John Holderness a.k.a. Joe Wilderness is a private eye scraping by in 1963 era London, when one night he receives a call from his old war time buddy Frank Spoleto in America, who wants John to fly to New York, all expenses paid. Such largesse is usually a sign of trouble, and, sure enough, Wilderness is heading into trouble when he boards a Pan Am flight.
Frank has done well for himself, becoming a partner in one of New York’s advertising agencies in what is the golden age of Madison Avenue. Of course, the agency is not what it seems, and neither are Frank’s partners. One of Frank’s partners at the agency, Steven Sharma, (not his real name), wants Wilderness to get his wife’s Jewish aunt out of East Berlin. Of course, Steve is lying to Wilderness, a fact that Joe discovers only when he meets her in East Germany. She is, in fact, much younger that he was lead to believe, not at all Jewish. And Joe has seen her before, a number of years back, when he was following a nuclear spy Szabo. Joe realizes soon enough that he’s smack in the middle of international atomic intrigue into which he has been unwittingly drawn by Frank and Steven.
Unfortunately for those looking for an espionage thriller set in the early years of the Cold War, the rescue story is not the main story of the book. Then We Take Berlin is a frame story, and the bulk of the book is essentially a biographical narrative, tracing the rise and transformation of John Holderness from his youth as an East End cat burglar to Joe Wilderness, a man working for British intelligence under the tutelage of Lieutenant Colonel Burne-Jones.
The two meet when Jones rescues Holderness from serving time for insubordination and striking an officer in 1946. John has just been drafted into the Royal Air Force, where he is in deep trouble due to his cheeky attitude and contempt for his superiors, such as they are. Fortunately for him, and the plot, John also happens to be very smart, so much so that he shows up on radar for British intelligence, thanks to his high IQ score. In the nick of time Colonel Burne-Jones fishes John out of the hot water he’s in and sends him off to a place Joe couldn’t even dream of — Oxford — where his superior skills with languages soon exhaust the best efforts of his tutors, making him eligible for private lessons courtesy of a mysterious Russian Countess Rada Lyubova, who also happens to have a number of interesting dossiers on the German nuclear program and many other secrets.The countess, too, is impressed with this clever Cockney, and soon Joe finds himself in Germany, his assignment to interview Germans who might have a Nazi past they are trying to hide. Specifically, German scientists.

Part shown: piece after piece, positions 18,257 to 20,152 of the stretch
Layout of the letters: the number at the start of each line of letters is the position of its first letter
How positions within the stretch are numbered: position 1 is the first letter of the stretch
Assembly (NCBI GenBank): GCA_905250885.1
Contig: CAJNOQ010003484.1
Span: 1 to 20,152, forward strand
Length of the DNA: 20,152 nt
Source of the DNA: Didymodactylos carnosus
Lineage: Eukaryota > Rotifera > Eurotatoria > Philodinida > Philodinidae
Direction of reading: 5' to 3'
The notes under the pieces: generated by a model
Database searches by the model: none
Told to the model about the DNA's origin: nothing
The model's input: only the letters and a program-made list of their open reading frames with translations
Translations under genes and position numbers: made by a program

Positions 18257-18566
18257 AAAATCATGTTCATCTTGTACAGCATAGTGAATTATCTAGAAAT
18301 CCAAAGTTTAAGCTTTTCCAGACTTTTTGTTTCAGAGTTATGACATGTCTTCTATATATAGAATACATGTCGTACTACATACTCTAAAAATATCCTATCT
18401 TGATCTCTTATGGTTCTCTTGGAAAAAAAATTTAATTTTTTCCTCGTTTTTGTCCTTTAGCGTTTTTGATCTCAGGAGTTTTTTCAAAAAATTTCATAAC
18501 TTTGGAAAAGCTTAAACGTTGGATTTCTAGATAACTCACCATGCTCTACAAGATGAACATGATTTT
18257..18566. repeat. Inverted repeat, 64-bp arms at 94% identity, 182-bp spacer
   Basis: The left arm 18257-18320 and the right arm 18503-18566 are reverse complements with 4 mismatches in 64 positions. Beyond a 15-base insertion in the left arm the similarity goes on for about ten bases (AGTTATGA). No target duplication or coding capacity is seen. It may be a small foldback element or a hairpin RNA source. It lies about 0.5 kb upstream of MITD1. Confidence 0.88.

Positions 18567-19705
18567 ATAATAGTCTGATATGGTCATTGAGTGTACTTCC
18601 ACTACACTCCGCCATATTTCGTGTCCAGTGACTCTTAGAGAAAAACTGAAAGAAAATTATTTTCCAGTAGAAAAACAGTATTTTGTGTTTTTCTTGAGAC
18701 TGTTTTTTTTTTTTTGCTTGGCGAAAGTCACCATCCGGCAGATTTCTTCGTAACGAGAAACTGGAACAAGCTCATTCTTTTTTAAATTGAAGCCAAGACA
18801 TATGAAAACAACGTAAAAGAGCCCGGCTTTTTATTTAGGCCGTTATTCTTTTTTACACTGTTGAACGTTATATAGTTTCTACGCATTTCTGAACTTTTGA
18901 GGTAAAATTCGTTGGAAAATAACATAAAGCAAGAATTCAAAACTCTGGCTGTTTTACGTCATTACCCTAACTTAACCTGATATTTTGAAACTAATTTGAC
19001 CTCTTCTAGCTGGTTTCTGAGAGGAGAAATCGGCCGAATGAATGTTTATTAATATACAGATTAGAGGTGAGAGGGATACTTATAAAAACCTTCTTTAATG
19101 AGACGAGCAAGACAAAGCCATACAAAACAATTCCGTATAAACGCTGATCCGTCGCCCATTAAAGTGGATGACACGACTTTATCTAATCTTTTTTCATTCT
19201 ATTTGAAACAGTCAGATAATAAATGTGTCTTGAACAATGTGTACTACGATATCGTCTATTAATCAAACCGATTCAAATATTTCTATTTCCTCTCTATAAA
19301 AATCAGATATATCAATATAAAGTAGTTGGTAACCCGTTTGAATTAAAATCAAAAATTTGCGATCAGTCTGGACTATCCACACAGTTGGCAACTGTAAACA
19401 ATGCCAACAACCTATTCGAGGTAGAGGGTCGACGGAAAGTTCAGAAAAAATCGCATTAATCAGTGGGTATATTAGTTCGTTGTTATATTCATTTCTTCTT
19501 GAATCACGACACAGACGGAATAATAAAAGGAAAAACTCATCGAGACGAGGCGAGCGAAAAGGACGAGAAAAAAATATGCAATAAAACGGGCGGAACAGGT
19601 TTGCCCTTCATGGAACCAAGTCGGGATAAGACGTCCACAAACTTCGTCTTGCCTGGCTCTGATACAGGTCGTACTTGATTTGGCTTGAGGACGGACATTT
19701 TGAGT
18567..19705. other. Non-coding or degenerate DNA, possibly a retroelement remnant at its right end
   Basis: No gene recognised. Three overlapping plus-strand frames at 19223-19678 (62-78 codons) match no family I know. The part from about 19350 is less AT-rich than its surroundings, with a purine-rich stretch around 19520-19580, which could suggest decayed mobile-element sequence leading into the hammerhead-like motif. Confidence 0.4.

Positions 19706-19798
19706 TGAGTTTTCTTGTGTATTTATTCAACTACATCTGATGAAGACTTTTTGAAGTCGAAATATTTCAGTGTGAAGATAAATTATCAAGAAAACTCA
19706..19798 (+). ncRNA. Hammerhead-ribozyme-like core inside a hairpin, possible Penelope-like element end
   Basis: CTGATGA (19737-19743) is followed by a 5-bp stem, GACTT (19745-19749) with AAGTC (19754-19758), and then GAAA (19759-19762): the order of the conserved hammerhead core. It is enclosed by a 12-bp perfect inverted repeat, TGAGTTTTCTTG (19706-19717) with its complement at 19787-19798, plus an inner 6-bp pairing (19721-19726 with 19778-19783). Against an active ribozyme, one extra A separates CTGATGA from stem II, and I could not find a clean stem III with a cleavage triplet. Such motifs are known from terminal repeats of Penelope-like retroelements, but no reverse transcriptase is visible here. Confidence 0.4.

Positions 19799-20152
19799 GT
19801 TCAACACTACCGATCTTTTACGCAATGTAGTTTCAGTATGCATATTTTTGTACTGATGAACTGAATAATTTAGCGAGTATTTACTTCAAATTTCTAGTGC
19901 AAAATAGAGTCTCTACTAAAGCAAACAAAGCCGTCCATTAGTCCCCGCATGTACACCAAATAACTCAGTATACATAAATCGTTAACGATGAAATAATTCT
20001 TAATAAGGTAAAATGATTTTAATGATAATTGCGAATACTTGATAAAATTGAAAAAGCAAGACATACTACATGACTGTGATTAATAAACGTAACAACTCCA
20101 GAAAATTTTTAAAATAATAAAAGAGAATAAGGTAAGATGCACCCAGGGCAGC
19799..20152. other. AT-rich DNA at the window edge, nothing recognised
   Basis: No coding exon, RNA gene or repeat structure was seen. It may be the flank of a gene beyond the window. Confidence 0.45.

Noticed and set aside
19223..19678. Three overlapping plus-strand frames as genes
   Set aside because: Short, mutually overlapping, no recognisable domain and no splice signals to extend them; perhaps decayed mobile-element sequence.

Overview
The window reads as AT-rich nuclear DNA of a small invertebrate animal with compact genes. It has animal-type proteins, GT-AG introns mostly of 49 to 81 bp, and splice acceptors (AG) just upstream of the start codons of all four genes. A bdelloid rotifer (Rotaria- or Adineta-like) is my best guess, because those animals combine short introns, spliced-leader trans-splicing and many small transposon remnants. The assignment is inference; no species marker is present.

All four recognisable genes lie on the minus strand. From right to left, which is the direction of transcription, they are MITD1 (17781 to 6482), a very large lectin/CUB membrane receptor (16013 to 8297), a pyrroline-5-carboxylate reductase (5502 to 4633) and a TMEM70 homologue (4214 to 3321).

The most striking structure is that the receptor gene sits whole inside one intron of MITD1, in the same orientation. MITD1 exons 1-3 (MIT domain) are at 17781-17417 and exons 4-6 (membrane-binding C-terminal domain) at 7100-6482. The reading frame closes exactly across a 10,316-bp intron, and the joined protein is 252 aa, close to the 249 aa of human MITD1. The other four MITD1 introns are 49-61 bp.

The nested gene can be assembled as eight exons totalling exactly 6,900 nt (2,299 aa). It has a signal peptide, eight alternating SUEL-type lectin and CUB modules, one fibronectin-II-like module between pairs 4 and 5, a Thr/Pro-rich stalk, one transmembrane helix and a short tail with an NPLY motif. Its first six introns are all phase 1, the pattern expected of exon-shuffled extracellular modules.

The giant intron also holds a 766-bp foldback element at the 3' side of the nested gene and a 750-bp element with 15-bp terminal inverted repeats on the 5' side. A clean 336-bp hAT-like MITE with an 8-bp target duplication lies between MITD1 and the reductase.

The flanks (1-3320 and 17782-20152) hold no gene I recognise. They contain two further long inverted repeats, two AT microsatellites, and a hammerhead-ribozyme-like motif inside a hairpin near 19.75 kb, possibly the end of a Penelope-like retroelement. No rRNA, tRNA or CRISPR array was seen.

Lawton has done his homework and his post-war Germany comes across with the right sort of feel. While Lawton’s Germany is admirably reconstructed and his characters well drawn, there is little tension associated with Joe’s assignment or any of the experiences he undergoes while in Germany, making for less than thrilling reading. The biggest thrill, if one can call it that, is the dry goods smuggling operation in which Joe involves himself. I expected more here, something bigger as far as the subject matter and its possibilities are concerned, than smuggling. But Lawton only teases us with the possibilities of a conflict with the Russians over German scientists that may still remain in Germany.
Why such huge dose of character and back story background work in what is after all just a thriller? The answer, of course, is that this is a literary thriller and an apparent start of a new series. But literary thrillers, as a genre, are very hard to pull off because of the conflicting requirements of both a thriller and a literary novel. As a beginning of a series, then, this book is hugely underwhelming rather than a salvo: the reason for this lack of punch is simple, in emphasizing the characters and the back story, Lawton has neglected the demands of the thriller plot here, and the book suffers in that respect.